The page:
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Tao Te Ching And Photography
The Heavenly Way to Perfection for Photographers

This small project deals with the text of Tao Te Ching, an ancient Chinese philosophical book, which was supposedly written by Lao Tzu (Laozi). I tried to select a number of thoughts and ideas that may be useful not only to photographers but to other creative people as well. Of course, this primary Taoist writing says nothing about photography. However, we must admit that photography often plays a significant role in lives of many people, and Tao Te Ching focuses on nothing else but on crucial aspects of life.

When creating this text, I completely realized that any interpretation would be imperfect. So please do not treat this text as a piece of finished and unambiguous information. The purpose was unpretentious. All I wanted was to promt your own independent understanding of the ancient Chinese classic about Way of Power (one of the possible translations of the hieroglyphs Tao Te Ching).

All quotations are based on the translation by J. Legge. The numbers in braces indicate the relevant chapters of Tao Te Ching.


1. Photography that can be expressed by means of visual images is not the genuine photography. The true photography is something that prompts us to produce images. It is also something that remains deep inside our souls after we looked at photographic pictures. Only those who are free from passion can see the marvelous mystery of photographic art. 

2. Do not avoid ugliness, because the beauty and the ugliness constantly give birth to each other. That is a foundation of the Harmony. "All in the world know the beauty of the beautiful, and in doing this they have the idea of what ugliness is". {2}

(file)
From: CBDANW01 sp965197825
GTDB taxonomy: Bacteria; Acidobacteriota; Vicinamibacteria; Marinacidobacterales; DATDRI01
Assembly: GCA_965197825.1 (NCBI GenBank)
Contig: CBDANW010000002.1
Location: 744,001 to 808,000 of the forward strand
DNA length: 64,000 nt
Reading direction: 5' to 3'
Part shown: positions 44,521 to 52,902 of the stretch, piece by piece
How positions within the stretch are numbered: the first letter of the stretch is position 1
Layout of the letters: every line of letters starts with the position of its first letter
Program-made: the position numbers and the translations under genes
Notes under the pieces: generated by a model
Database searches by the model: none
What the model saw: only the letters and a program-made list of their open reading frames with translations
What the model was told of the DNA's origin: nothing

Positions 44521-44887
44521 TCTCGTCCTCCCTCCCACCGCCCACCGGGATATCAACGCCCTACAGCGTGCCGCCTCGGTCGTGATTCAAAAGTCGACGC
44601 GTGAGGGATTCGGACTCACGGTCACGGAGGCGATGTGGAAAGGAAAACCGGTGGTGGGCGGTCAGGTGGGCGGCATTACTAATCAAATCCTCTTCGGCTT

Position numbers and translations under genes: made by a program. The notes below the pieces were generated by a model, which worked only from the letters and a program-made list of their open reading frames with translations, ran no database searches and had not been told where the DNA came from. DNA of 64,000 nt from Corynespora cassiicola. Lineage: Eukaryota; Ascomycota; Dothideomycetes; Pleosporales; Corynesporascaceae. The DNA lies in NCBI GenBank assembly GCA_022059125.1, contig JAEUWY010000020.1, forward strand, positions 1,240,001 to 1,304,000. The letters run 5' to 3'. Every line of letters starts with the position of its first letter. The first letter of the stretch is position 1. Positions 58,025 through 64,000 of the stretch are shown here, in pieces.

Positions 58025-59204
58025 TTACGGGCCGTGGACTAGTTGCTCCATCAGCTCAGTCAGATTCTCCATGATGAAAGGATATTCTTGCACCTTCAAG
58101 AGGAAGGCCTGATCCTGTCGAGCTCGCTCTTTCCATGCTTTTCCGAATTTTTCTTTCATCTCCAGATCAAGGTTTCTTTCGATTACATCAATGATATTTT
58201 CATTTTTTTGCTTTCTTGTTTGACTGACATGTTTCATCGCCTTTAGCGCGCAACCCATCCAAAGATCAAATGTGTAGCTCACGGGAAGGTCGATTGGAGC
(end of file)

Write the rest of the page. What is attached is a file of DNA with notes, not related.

3. Do not be upset by impartial criticism. It is also nothing else but the necessary antithesis. "…the ideas of height and lowness arise from the contrast of the one with the others…" {2}

4. Avoid idle snapping. If you can refrain from taking pictures, do not photograph. Each image must be the result of the absolute inability to avoid taking pictures. "…the sage manages affairs without doing anything…» {2}

5. Do not pursue photography with the purpose of producing a lot of images. It is better to have a moderate amount of pictures of high quality. Be critical to yourself. Do not hesitate to throw away a significant part of your photographs. Give yourself pauses for thought. Spare as much time as you can for contemplation and accumulation of new ideas. "It is better to leave a vessel unfilled, than to attempt to carry it when it is full. If you keep feeling a point that has been sharpened, the point cannot long preserve its sharpness". {9}

6. Do not live for old projects. Make progress! "When the work is done, and one's name is becoming distinguished, to withdraw into obscurity is the way of Heaven". {9}

7. If the process of photographing unexpectedly requires a lot of effort, do not persist! Put off the project. Try to reconsider your approaches. When you squeeze the result out of yourself, it is almost never neither good nor satisfactory. When you try to achieve your goals, remember that "the Tao produces all things and nourishes them;… and yet does not control them". {10}

8. In addition to an author's ideas, photographs should have a lot of emptiness in them. This emptiness is typically filled by the viewers. It helps to avoid unambiguous interpretation. As a result, a lot of important nuances and subtle details are added to the pictures. "Clay is fashioned into vessels; but it is on their empty hollowness, that their use depends". {11}

9. No unnecessary things should be present in photographs. "Color's five hues from th' eyes their sight will take; music's five notes the ears as deaf can make; the flavors five deprive the mouth of taste…" {12}